The suspected ringleader of the Paris attacks, Abdelhamid Abaaoud, was among those killed in a French police raid on Wednesday, prosecutors say.
They confirmed Abaaoud had died when anti-terror police stormed a flat in the Paris suburb of Saint Denis.
His body was found riddled with bullets and shrapnel in the apartment.
Interior Minister Bernard Cazeneuve said he had received intelligence that Abaaoud passed through Greece on his return from Syria.
It is unclear whether he had concealed himself among thousands of migrants arriving in Greece before heading for other EU nations.
Confirming the Islamic State (IS) militant left for Syria last year, Mr Cazeneuve said no EU states had signalled his return.
The minister also implicated Abaaoud in four out of six attacks foiled in France since this spring.
The Belgian national, 28, was identified from his fingerprints.
Friday’s gun and suicide bomb attacks in the French capital left 129 people dead and hundreds injured.
Eight people were arrested and at least two killed in the raid on the property in Saint Denis. Heavily armed police stormed the building after a tip-off that Abaaoud was in Paris.
A woman at the flat – reported in French media to be Abaaoud’s cousin – died during the raid after activating a suicide vest.
The prosecutor’s office said it was still unclear whether Abaaoud had blown himself up or not.
Mr Cazeneuve told reporters that a non-EU state had alerted France on Monday that Abaaoud had been in Greece.
“Everyone must understand it is urgent that Europe wakes up, organises itself and defends itself against the terrorist threat,” he said.
2013: Said to have first visited Syria, joining the Islamic State group before slipping back to his home country, Belgium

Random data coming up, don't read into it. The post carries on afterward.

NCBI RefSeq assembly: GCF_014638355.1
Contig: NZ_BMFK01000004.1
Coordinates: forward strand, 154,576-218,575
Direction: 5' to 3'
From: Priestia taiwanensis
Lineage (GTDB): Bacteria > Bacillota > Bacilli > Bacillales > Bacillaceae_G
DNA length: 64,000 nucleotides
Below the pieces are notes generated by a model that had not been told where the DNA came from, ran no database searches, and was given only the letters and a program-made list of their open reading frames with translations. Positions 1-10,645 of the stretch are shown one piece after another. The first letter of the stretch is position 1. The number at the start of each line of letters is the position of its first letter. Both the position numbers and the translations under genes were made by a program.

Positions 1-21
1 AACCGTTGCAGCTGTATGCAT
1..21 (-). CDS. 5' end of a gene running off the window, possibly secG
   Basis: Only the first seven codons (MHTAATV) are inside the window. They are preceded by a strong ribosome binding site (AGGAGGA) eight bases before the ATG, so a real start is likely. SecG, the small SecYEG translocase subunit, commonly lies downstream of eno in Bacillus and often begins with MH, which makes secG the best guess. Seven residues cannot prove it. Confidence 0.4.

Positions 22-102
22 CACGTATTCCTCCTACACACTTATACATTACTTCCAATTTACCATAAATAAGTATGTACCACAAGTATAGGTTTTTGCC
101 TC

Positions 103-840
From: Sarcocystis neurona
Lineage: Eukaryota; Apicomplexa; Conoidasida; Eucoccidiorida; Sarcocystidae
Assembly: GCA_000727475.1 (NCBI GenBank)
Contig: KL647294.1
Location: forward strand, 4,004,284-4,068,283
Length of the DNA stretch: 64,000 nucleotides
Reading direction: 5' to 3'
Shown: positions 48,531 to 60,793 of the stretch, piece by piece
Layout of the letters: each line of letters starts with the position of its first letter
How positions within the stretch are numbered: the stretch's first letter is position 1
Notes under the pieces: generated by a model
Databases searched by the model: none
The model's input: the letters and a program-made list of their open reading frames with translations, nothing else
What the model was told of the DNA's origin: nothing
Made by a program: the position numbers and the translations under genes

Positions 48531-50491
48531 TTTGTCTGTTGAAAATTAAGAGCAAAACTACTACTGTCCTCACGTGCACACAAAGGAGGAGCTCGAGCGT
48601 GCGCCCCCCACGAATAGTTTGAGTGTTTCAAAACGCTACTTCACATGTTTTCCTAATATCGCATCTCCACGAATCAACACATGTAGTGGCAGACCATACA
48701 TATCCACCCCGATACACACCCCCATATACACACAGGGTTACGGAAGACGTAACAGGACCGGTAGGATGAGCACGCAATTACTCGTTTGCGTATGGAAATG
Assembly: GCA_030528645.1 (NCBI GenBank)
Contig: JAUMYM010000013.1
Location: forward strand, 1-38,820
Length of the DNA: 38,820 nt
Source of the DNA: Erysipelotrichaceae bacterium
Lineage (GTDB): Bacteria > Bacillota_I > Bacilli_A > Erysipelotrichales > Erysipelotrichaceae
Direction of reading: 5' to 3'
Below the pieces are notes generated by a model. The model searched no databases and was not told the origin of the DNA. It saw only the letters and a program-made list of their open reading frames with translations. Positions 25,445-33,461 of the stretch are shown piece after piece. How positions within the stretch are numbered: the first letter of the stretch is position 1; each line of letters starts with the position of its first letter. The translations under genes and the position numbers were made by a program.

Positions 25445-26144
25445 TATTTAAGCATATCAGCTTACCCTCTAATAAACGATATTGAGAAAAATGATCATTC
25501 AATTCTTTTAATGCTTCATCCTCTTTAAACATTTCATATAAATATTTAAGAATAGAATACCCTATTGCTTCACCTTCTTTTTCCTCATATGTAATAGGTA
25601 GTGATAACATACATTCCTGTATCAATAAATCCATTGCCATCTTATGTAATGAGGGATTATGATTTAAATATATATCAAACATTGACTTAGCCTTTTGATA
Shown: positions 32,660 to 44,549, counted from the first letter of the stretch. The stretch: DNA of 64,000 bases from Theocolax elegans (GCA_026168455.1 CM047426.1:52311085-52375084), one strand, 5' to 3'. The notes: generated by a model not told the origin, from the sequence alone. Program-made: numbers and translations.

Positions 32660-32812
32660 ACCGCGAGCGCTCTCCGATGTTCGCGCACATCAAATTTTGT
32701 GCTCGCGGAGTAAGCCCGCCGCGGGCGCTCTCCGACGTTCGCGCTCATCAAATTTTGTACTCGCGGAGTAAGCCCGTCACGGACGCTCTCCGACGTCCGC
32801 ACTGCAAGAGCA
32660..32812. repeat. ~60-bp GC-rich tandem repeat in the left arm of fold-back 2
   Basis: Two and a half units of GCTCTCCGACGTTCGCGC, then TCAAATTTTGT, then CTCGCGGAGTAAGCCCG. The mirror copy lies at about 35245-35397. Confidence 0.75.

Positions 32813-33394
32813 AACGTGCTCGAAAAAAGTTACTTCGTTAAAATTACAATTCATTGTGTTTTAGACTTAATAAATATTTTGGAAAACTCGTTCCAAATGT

2014: Back in Syria where he became one of the faces of IS propaganda
16 November 2015: A foreign intelligence service alerts France that he is back in Europe, having passed through Greece
18 November 2015: Killed in police raid on Paris suburb of Saint Denis
Investigators are still looking for another suspect, Salah Abdeslam, who is believed to have travelled to Belgium after the attacks on Friday night.
The BBC’s Hugh Schofield in Paris says the identification of Abaaoud raises serious questions for security services.
He was high on French and Belgian wanted lists and yet managed to travel from Syria to the heart of Paris without ever leaving a trace.
More on the Paris attacks
- A doctor’s story An emergency department medic describes his Friday night shift
- Rethinking strategy Time for West to review its priorities in Syria
- How vulnerable is Europe? Putting the dangers in perspective
- What happened in Paris? How events unfolded on Friday evening in the French capital
- Hollande upstages opposition French president’s tougher line on counter-terrorism
- Who were the victims? Details of some of the 129 people killed
- The fight against Islamic State Can a modern, open Western capital ever be totally secure?
- Most wanted: Alleged ringleader Profile of Abdelhamid Abaaoud
Earlier on Thursday, Belgian police raided properties linked to Salah Abdeslam , who is believed to have blown himself up outside the Stade de France stadium during Friday’s attacks.
Several raids took place in and around Brussels and one person had been detained, Belgian prosecutors said.
Meanwhile, French PM Manuel Valls warned that France could face chemical or biological attack from terror groups, as deputies voted to extend the state of emergency imposed after the attacks for another three months from 26 November.
What is Islamic State?
IS is a notoriously violent Islamist group which controls large parts of Syria and Iraq. It has declared its territory a caliphate – a state governed in accordance with Islamic law – under its leader Abu Bakr al-Baghdadi.
What does it want?
IS demands allegiance from all Muslims, rejects national borders and seeks to expand its territory. It follows its own extreme version of Sunni Islam and regards non-believers as deserving of death.
How strong is IS?
IS projects a powerful image, partly through propaganda and sheer brutality, and is the world’s richest insurgent group. It has about 30,000 fighters but is facing daily bombing by a US-led multi-national coalition, which has vowed to destroy it.
‘No timetable’ for Syria strikes vote
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